(Written 1/12) Collaborative divorce allows attorneys and parties to view the divorce process as something other than adversarial and confrontational. A recent post appeared on the web by Jen Weigel entitled “Can Your Divorce Be Collaborative?”. Among other suggestions, Ms. Weigel has four positive suggestions. These apply to all those involved in divorce, whatever the process. The four points that resonate are:
1. Do not badmouth your ex. This will come back to hurt many parties.
2. Acknowledge any mistakes you make. An occasional apology,too, will help.
3. Avoid Emails. It is too easy to send the wrong message at the spur of the momemt.
4. Put yourself in their shoes. The quote favored by President Kennedy was “May I not judge my fellow human until I walk a mile in their moccasins.”
Much food for thought lies in the above four comments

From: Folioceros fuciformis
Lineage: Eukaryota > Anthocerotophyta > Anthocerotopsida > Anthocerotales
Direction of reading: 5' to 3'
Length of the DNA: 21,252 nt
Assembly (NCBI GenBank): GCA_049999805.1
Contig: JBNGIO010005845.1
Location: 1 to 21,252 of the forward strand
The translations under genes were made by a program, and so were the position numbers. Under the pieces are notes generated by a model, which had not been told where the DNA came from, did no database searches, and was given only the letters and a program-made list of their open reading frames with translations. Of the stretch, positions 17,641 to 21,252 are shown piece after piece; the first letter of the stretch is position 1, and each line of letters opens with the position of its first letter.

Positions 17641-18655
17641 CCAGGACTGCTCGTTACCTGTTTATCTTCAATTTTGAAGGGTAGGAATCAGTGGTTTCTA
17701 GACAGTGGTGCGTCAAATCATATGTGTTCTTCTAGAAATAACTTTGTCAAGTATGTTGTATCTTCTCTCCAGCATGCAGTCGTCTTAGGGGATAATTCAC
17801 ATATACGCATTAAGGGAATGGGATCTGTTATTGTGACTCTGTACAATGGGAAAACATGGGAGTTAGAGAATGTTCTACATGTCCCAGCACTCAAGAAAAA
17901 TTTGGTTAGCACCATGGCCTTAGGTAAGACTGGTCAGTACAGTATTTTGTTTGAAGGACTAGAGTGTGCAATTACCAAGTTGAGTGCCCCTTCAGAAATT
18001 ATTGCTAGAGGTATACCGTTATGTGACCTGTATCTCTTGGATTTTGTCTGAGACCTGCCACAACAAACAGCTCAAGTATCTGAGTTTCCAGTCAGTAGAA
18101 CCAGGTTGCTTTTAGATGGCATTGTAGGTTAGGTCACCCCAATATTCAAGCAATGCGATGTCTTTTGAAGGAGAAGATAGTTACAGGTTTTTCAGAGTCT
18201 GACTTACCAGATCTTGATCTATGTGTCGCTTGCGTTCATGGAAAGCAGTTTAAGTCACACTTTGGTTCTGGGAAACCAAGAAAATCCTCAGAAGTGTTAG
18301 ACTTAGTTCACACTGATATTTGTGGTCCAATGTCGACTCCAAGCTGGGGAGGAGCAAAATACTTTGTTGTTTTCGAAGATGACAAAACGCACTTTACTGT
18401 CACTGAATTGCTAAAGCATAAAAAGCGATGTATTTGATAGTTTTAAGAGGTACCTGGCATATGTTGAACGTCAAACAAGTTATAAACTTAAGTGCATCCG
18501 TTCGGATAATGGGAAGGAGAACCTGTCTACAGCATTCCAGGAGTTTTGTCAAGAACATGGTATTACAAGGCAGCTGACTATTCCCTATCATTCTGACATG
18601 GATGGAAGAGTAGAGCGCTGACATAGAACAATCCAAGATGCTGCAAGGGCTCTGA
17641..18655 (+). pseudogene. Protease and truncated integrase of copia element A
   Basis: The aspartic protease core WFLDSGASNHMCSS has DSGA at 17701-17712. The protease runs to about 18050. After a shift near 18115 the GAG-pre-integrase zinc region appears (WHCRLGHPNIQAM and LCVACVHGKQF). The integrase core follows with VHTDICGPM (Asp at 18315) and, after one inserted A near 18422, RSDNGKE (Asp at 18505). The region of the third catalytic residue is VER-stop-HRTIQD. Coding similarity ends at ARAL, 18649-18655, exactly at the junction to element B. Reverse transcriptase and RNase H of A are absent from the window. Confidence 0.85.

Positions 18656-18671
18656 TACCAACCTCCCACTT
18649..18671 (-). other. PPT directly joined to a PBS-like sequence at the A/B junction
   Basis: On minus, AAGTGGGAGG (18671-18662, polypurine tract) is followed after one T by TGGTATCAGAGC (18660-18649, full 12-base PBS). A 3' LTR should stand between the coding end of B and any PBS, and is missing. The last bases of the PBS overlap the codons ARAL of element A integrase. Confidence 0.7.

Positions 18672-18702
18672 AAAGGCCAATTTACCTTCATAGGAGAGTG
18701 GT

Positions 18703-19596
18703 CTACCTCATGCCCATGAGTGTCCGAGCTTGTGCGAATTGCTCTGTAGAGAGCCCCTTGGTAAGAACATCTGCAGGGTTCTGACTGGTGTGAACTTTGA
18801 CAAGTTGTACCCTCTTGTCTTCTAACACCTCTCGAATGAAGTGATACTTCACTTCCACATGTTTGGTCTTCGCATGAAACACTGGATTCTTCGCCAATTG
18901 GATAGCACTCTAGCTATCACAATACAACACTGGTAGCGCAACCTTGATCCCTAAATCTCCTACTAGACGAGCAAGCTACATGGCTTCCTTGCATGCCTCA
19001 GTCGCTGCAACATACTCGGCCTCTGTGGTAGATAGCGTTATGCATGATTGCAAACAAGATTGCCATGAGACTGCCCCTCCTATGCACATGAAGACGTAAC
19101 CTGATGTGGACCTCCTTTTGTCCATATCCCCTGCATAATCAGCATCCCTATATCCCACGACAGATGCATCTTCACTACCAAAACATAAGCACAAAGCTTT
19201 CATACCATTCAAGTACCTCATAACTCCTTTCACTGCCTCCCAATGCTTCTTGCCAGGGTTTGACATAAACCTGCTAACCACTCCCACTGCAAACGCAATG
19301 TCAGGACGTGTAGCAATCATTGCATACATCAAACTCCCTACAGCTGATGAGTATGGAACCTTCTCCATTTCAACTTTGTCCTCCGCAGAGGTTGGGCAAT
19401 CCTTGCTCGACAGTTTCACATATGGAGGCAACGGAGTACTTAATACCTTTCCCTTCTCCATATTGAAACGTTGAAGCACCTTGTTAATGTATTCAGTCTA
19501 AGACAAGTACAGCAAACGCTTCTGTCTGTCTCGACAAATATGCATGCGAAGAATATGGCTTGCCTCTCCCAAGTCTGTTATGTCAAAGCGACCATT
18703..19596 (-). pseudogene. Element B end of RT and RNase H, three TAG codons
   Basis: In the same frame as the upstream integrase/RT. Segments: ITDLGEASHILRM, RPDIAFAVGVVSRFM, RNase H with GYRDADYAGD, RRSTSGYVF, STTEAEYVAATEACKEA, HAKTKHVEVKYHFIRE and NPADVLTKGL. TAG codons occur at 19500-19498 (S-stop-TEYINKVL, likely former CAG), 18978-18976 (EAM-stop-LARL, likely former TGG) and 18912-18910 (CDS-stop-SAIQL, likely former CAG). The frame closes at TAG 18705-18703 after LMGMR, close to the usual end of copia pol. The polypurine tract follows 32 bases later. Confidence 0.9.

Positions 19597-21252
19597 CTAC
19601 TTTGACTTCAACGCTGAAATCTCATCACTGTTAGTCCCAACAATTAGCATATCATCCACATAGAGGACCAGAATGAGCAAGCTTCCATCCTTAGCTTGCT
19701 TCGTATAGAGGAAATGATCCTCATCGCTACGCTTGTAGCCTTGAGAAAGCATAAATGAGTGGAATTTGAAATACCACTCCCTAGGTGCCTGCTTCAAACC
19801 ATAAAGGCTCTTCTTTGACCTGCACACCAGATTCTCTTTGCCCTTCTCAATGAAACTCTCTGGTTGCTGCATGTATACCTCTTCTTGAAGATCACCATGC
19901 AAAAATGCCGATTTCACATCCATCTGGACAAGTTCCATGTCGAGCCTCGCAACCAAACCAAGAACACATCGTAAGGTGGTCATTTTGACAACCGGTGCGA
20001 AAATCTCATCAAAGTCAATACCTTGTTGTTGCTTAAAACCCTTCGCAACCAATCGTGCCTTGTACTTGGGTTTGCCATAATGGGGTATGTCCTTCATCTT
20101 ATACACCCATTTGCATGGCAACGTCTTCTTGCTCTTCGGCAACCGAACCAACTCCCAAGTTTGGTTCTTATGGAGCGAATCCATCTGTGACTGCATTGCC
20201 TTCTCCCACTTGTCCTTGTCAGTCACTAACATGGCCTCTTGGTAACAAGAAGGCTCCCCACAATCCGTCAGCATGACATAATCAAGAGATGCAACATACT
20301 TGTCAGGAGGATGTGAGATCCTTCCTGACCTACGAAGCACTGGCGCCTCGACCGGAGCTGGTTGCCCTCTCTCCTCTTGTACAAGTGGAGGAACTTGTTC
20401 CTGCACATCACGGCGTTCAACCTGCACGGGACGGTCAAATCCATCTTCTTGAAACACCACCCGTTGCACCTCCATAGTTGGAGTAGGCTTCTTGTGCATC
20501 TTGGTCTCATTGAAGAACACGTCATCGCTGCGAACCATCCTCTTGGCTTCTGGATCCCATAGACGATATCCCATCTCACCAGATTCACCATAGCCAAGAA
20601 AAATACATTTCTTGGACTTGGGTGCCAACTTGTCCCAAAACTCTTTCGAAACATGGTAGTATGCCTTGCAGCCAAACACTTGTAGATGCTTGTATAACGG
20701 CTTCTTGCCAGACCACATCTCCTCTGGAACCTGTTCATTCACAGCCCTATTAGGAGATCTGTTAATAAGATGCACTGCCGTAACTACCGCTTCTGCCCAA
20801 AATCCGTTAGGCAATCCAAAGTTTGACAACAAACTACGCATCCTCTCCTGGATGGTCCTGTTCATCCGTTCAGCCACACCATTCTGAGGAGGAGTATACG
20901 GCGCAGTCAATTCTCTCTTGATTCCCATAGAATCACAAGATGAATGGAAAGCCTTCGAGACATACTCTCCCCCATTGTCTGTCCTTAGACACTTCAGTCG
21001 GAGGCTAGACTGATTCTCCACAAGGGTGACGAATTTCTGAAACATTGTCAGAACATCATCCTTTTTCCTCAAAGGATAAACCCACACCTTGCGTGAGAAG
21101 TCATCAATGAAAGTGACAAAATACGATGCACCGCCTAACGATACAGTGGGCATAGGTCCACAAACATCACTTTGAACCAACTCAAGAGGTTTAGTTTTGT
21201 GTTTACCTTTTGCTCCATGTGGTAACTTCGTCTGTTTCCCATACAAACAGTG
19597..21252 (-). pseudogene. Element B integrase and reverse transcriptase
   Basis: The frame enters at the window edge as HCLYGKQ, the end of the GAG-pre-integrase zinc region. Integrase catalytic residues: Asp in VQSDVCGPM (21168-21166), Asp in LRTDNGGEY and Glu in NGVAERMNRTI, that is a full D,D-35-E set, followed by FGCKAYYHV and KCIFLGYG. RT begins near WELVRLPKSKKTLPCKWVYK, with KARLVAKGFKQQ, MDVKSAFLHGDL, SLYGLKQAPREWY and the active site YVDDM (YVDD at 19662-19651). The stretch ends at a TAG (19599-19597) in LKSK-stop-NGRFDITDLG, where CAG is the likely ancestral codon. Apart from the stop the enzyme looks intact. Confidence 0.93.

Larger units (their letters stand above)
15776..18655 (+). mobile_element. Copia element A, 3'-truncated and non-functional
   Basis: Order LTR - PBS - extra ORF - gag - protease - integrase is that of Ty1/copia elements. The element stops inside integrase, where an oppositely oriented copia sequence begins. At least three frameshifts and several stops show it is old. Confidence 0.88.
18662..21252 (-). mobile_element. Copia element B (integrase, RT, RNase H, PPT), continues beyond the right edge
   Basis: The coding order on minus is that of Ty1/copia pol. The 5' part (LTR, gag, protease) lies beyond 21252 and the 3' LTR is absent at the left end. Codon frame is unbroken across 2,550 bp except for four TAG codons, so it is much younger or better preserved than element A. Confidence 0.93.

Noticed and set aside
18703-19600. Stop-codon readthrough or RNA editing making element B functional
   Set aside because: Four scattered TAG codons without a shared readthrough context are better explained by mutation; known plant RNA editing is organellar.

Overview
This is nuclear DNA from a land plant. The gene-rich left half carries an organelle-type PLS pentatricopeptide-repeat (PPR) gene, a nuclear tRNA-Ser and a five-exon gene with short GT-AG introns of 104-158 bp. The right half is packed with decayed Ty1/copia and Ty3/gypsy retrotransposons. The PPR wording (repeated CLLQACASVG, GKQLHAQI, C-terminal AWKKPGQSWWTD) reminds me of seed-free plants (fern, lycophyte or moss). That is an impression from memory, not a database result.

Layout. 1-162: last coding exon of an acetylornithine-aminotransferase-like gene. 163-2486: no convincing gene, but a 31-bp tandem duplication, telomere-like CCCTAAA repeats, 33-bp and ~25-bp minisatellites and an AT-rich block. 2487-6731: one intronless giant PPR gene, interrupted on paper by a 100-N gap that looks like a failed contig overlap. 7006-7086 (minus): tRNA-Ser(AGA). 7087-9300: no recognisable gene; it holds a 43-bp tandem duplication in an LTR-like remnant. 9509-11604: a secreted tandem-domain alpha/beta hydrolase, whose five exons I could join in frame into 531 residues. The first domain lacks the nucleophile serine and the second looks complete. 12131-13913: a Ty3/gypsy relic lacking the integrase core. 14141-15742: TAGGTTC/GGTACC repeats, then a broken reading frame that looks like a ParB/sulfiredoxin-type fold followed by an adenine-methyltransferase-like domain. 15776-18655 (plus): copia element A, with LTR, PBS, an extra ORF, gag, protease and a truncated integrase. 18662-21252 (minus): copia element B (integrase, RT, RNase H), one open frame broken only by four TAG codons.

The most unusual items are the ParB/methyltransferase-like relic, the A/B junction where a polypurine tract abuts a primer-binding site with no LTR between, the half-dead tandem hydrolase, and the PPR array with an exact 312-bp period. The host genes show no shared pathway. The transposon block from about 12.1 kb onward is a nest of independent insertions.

(Written 6/13) Attorney Denise Tamir recently wrote about “Gray Divorce” (divorce among those 50 or older) at mediate.com. The divorce rate among older individuals has risen from 10% in 1990 to 25% in 2013. The change in divorce rate is possibly due to the fact that women earn greater salaries today and are less fearful of life after divorce. In addition, as women live longer lives, they realize that life has much in store for them even as they enter middle age. Why therefore remain in an unhappy relationship? It is also possible that many who divorce in their 50’s have been divorced previously. They know what to expect and do not fear the dissolution process.
What does this new development mean for society? Divorce is always a traumatic event. However, it is likely the case that older couples who divorce tend to be more rational and less bitter than would be their younger counterparts. Given this theses, it is reasonable to assume that such parties are more likely to see the benefits in divorce mediation and a Win-Win approach to divorce.